The second-largest island in the US, Kodiak Island, is a habitat like no other. The island has been isolated for over 12,000 years, the landscape is luscious and green and the rivers are filled with monster salmon migrating to spawn. The island is something of a bear paradise, so much so that it’s led to the evolution of the biggest land-based carnivore in the world – the Kodiak bear. The idyllic conditions on the island mean that they are a plentiful and lumbering megafauna that can grow to be up to 11 feet tall when standing on their hind legs! A sub-species that’s second in size only to polar, any visit to spot Kodiak bear on the Emerald Isle will likely be nothing short of spectacular.

Bear watching in Alaska: two bears wrestling by the river.

If you see a sight like this it’ll be bear hugs all-round!

The Kodiak Brown Bear Center is the place to stay on the island, there’s nowhere else like it. The center only accepts a maximum of six guests at a time to maintain the most authentic environment possible. The lodges themselves are some of the most comfortable cabins in Alaska, featuring hot showers, wireless internet, and coffee makers, all lavish luxuries on this part of the island. During your briefing when you first arrive, you will learn that the center has no compound, it’s just you and the wild. You may even see bears from your deck! A thrilling sight indeed, you’ll be thankful for the imparted knowledge of how to stay safe. This is Alaska’s wilderness at its finest. There is kayaking on offer, but most of your bear-viewing experiences will happen on foot. Experienced guides who were born and raised on the island or have decades of experience in the region, will show you to the best bear watching spots in the area. The ethos of the center is to move through the bear’s territory safely and with respect. You may come up close and personal with the Kodiak, but with your experienced guide’s knowledge, the bears will always be given the opportunity to do the right thing and have an escape route. The center has exclusive access to over 112,000 acres of territory that are historically known to contain the highest density of bears on the island, there is no better place to see Kodiak bears. The team’s intimate knowledge of the area means that you have the chance of having a bear watching experience of a lifetime! Fill out our short Plan Your Trip Form to find out more about Kodiak bear watching in Alaska.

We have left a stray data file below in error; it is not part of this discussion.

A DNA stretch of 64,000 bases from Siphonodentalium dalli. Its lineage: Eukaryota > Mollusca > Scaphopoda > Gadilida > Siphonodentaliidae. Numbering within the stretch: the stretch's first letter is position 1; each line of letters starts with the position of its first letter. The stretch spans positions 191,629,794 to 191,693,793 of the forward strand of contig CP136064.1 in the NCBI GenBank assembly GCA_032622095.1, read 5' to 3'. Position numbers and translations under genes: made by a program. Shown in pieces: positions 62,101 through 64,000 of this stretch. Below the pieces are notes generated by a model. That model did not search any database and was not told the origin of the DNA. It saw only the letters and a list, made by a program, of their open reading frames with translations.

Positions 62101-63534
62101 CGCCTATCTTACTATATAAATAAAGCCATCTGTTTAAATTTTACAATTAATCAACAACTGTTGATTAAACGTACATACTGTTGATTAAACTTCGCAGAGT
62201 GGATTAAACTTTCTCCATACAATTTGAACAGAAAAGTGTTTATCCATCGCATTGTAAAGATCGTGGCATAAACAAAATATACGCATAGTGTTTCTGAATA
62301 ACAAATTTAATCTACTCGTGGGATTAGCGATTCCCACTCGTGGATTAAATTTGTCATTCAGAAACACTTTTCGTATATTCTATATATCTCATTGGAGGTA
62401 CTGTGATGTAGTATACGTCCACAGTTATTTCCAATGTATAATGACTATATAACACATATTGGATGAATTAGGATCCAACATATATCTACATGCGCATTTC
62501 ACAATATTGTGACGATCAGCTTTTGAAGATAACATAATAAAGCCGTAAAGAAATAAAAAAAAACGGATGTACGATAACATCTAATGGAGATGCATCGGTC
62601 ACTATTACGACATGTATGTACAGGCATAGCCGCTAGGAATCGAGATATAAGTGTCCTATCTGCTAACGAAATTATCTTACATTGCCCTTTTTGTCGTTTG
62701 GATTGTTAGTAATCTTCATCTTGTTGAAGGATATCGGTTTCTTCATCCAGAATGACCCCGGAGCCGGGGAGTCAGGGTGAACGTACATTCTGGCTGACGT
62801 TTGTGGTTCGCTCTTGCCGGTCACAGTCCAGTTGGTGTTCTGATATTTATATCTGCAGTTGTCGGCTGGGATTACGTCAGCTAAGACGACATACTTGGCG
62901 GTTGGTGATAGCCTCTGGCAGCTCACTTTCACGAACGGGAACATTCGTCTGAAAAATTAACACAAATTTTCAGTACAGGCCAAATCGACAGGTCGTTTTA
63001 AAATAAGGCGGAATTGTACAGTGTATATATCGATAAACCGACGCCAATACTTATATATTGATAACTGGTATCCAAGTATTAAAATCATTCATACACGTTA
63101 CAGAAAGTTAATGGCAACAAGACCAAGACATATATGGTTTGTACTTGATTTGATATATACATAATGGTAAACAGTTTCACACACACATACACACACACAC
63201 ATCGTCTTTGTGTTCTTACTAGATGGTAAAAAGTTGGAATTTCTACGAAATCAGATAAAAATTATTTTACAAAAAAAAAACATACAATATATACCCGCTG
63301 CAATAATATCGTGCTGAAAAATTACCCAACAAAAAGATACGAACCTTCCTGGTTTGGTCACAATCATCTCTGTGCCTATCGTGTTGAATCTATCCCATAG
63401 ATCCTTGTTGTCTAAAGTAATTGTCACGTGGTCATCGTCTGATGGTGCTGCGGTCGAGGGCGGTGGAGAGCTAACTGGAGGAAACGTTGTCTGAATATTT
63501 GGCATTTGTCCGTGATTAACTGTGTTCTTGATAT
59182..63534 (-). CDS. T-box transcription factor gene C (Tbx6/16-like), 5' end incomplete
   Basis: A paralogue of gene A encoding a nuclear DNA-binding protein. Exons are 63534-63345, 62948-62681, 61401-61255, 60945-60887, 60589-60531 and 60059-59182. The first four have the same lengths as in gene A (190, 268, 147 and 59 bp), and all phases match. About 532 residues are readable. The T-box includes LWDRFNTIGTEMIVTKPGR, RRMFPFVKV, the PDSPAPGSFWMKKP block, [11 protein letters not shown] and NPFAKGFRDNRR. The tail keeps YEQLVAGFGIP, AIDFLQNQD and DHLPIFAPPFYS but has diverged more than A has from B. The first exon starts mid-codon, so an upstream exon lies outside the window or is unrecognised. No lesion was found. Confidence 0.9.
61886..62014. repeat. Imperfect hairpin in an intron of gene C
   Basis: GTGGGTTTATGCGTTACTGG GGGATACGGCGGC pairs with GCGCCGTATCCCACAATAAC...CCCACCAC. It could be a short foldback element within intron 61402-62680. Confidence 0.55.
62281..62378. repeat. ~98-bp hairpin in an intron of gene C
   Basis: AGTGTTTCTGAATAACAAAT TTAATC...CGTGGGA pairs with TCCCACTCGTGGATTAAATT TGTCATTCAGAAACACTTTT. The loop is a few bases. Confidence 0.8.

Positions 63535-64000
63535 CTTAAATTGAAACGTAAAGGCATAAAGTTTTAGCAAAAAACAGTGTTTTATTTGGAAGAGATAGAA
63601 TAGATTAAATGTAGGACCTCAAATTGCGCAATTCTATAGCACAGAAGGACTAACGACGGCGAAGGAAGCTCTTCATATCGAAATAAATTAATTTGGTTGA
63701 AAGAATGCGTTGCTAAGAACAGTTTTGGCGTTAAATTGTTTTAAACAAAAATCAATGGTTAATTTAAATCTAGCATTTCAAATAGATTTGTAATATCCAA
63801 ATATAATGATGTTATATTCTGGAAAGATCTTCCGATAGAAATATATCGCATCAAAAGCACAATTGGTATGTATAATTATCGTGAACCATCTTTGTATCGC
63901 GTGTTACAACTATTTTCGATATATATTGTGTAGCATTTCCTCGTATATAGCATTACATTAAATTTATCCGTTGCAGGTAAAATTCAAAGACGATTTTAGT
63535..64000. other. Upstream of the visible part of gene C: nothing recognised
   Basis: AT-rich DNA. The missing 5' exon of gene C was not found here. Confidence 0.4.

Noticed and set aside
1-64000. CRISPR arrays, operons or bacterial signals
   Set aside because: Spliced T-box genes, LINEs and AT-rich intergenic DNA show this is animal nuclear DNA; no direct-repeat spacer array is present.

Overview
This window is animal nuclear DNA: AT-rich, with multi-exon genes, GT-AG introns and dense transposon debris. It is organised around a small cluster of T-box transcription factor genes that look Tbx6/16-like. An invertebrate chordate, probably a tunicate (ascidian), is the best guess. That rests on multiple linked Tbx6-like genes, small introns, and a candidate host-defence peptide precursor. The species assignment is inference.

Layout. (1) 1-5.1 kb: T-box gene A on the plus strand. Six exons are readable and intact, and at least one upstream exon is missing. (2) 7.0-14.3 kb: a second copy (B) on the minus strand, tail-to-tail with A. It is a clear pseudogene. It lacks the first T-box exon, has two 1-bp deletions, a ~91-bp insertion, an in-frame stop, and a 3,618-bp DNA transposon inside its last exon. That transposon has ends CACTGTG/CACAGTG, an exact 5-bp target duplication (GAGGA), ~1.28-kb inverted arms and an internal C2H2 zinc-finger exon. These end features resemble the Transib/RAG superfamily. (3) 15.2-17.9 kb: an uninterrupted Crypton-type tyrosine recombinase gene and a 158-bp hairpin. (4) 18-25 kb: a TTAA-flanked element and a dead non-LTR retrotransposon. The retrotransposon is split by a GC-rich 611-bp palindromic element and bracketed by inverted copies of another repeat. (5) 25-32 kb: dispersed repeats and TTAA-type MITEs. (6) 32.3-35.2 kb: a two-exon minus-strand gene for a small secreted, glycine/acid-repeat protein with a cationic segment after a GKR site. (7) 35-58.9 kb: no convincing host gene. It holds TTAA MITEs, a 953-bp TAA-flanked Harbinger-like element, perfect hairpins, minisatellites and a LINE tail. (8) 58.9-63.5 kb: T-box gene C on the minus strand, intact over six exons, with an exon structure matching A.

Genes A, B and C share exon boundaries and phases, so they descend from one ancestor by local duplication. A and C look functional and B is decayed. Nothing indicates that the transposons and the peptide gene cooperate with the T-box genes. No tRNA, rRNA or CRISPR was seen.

Bear watching in Alaska: a Kodiak bear cub eating some salmon.

A Kodiak cub having a tasty snack.

Bear Watching in Alaska:

There’s a reason why many of our guests travel to Alaska, with so many unbelievable wildlife-viewing opportunities, reconnecting with nature has never been so easy. Whether it’s a brown bear, black bear, or Kodiak bear, bear watching in Alaska is unforgettable and unique. To find out more about any of the journeys above, fill out our short Plan Tour Trip Form, or call us toll-free on 1-888-999-6556. View our complete Alaska collection for further inspiration.

Bear watching in Alaska: a mother bear and her cubs in the grass.

“What are you lookin’ at?”